Peer Reviewed

1

Document Type

Article

Publication Date

3-2019

Keywords

Polypharmacy, inappropriate prescribing, adverse drug interactions.

Comments

The original article is available at imj.ie

Abstract

Polypharmacy, defined as receipt of ≥5 medications in any one month, is often associated with potentially inappropriate prescribing and adverse drug interactions. High levels of polypharmacy have been observed internationally and in Ireland. The Health Service Executive Primary Care Reimbursement Services (HSE-PCRS) pharmacy claims database for the GMS eligible population was used. We conducted Chi-square tests to determine the statistical significance of perceived differences in medication use among patients aged ³ 45 years. Our results establish a national benchmark for polypharmacy in gender and various age categories in the HSE-PCRS. Of the 794,628 individuals aged ≥45 years with at least one claim in 2013, 64.3% (510,946) had polypharmacy, with higher rates among women (67.0% - 293,886 - compared to 60.8% of men - 216,444). Patients aged 45-54 years were less likely to have polypharmacy (38.6% - 69,934) compared to those aged 75 years old (82.6% - 197,565). The high levels of polypharmacy are of interest, and suggest that monitoring and evaluation of patients’ medication regimes may be required to ensure appropriateness.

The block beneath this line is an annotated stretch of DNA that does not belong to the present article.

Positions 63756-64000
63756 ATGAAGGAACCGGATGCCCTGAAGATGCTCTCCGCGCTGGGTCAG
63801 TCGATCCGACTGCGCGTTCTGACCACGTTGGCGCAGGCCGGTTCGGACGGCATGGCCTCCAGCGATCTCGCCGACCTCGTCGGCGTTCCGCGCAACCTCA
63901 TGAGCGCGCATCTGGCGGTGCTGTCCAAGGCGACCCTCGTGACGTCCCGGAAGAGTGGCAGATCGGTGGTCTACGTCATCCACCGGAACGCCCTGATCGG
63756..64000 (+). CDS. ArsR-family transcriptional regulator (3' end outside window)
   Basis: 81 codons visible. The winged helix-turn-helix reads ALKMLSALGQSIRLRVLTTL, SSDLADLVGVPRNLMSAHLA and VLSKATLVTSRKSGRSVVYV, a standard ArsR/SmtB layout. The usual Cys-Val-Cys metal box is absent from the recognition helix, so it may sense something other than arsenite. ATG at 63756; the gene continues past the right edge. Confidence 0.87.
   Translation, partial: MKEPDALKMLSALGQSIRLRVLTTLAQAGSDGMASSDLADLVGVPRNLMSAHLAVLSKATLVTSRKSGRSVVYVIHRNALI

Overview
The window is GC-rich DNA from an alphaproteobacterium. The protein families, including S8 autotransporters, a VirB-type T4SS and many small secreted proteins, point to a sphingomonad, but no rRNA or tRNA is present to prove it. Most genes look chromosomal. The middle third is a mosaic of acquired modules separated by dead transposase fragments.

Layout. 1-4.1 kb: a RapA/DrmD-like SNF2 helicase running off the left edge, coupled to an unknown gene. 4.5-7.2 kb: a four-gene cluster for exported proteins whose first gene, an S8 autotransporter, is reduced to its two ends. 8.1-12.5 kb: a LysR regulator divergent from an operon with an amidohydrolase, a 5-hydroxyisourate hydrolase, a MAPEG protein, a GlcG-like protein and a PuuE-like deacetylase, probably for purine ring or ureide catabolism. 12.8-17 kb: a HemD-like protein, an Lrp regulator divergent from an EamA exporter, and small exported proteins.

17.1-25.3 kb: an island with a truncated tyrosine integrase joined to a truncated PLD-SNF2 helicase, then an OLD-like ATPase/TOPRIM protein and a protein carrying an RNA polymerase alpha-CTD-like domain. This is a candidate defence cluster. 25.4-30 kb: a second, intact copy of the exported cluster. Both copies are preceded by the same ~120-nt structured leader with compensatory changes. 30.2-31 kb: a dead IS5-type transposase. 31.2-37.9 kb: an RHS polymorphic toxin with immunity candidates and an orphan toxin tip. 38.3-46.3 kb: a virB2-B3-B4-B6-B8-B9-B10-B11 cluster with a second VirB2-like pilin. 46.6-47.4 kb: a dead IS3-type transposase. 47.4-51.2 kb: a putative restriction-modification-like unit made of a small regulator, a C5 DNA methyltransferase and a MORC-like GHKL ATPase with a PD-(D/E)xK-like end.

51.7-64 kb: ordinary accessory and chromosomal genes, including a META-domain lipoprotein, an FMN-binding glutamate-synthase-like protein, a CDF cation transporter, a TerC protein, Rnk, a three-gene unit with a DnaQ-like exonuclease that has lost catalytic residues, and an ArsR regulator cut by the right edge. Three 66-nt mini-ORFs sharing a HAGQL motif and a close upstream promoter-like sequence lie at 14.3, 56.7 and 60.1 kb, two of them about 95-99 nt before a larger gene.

Disciplines

Psychology

Citation

Tatum T, Curry P, Dunne B, Walsh K, Bennett K. Polypharmacy Rates among Patients over 45 years. Irish Medical Journal. 2019;112(2):893.

PubMed ID

31045333

Creative Commons License

Creative Commons License
This work is licensed under a Creative Commons Attribution-Noncommercial-Share Alike 4.0 License.

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Psychology Commons

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